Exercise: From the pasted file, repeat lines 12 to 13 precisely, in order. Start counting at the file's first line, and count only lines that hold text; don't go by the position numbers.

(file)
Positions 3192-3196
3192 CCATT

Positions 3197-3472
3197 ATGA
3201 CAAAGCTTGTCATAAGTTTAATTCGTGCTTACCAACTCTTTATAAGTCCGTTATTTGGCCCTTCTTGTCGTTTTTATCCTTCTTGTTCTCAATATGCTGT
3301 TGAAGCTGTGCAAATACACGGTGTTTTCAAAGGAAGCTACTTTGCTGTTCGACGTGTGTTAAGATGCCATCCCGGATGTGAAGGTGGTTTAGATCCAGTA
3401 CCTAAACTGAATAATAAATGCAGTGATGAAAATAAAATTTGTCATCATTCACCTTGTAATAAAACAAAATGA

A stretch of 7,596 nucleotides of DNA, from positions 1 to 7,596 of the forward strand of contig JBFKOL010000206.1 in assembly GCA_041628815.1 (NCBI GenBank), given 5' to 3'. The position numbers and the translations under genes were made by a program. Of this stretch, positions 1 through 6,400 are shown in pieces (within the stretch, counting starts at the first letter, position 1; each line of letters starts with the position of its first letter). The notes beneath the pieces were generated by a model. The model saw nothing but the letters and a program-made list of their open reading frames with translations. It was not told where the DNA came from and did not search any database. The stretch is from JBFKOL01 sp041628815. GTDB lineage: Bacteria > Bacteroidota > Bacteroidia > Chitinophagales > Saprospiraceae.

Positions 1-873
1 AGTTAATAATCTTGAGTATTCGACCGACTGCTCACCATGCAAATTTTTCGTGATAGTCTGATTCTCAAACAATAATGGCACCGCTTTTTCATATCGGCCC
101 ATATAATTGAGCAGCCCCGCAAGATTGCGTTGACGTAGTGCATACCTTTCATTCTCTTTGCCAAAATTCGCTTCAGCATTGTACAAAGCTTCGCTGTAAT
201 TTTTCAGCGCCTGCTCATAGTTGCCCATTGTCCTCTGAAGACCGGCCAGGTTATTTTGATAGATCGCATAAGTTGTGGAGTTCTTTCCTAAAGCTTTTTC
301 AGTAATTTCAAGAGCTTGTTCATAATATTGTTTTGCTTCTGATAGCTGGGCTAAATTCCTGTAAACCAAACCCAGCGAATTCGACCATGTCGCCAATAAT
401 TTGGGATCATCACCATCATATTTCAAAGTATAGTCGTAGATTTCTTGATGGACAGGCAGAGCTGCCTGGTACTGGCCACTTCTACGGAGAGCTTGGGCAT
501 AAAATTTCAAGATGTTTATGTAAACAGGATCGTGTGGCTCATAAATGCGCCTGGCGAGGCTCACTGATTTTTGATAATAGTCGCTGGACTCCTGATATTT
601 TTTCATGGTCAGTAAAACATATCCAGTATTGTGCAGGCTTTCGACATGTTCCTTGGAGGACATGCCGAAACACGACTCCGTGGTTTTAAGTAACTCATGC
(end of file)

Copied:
201 TTTTCAGCGCCTGCTCATAGTTGCCCATTGTCCTCTGAAGACCGGCCAGGTTATTTTGATAGATCGCATAAGTTGTGGAGTTCTTTCCTAAAGCTTTTTC
301 AGTAATTTCAAGAGCTTGTTCATAATATTGTTTTGCTTCTGATAGCTGGGCTAAATTCCTGTAAACCAAACCCAGCGAATTCGACCATGTCGCCAATAAT